THE causes which control human life and human actions are complex and difficult to grasp; yet, to act reasonably and to progress, man must somehow unravel the tangle of causes and assign to each its true value.
Perhaps, in no department of life are the causes assigned for certain results more varied than in politics. Yet every man with a sense of duty toward his nation feels that he must accept some of the suggested causes as the proper ones, in order that he may form the ideals which guide his actions.
The causes popularly assigned for political and economic changes are almost universally those arising from human actions. A high tariff is assumed as sufficient cause for business prosperity by one class of thinkers, and by another class is assumed to tend toward financial distress. The threat of a silver standard in monetary affairs is considered by one party as a sufficient cause for tremendous business disturbances. With equal certainty these disturbances are considered by another party to be due to the gold standard. Even the success at the polls of a certain political party is assumed by some to be a sufficient cause for general prosperity. One well-known senator has maintained his ability to show, notwithstanding the various phases of opinion through which each of the large political parties has passed, that the success of one particular party at the polls has always been followed by prosperity in the nation, while an opposite result has followed the election of the other party.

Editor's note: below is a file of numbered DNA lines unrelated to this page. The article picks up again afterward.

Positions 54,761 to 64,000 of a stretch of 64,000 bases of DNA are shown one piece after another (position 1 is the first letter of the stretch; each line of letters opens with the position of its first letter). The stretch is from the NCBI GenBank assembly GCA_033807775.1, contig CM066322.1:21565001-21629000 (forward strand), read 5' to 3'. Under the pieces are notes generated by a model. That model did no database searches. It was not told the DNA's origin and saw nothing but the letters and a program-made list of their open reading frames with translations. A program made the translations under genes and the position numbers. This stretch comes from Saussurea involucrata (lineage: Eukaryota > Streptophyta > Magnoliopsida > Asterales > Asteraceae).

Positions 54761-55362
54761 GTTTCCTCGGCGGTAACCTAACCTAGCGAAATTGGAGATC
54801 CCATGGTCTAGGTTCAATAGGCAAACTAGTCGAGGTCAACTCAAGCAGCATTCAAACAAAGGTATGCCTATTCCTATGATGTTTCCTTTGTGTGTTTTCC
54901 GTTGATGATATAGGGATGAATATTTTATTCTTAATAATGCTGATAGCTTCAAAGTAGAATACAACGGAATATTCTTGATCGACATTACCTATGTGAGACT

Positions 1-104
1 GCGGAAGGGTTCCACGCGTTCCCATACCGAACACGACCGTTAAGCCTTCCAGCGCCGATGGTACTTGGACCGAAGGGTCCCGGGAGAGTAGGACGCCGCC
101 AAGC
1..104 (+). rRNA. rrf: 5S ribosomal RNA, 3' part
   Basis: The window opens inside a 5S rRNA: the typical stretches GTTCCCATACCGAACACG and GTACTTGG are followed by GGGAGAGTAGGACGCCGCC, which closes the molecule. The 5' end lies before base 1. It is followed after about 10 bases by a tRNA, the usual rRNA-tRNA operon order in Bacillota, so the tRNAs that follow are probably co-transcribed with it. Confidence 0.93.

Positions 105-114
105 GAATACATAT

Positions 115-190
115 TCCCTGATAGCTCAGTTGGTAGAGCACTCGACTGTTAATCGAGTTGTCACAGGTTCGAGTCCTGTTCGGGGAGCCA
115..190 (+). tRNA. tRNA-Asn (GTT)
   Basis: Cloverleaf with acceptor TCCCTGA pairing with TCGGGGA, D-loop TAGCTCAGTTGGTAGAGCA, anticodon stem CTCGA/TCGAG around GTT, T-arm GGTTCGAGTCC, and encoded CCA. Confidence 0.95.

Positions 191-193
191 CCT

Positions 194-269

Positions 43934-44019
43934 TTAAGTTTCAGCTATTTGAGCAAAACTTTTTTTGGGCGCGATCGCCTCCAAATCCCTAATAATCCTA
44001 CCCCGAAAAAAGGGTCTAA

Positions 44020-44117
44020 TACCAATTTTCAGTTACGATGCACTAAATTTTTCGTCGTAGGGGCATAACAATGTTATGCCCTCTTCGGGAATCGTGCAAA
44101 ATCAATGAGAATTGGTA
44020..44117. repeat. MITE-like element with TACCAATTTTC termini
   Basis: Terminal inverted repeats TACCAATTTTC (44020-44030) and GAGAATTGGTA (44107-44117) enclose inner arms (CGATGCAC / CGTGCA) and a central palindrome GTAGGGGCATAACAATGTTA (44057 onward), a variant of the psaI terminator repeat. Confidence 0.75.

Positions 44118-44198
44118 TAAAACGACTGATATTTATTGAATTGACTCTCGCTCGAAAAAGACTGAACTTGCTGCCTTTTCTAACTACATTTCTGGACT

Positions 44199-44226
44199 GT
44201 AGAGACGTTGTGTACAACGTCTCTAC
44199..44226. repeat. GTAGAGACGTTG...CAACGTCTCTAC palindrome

It is not my object, nor is it possible for me here, to collect and weigh the evidence which has been given for each of these opinions. My object is to show that, besides those mentioned, there are other forces which act on man in his business and political relations, and that no satisfactory opinion can be formed as to the relative importance of the various causes until these also are considered.
As a professional investigator in science, I am frequently brought to consider the tremendous influences that natural phenomena in the earth, air and sky have on human affairs, and to wonder that these in-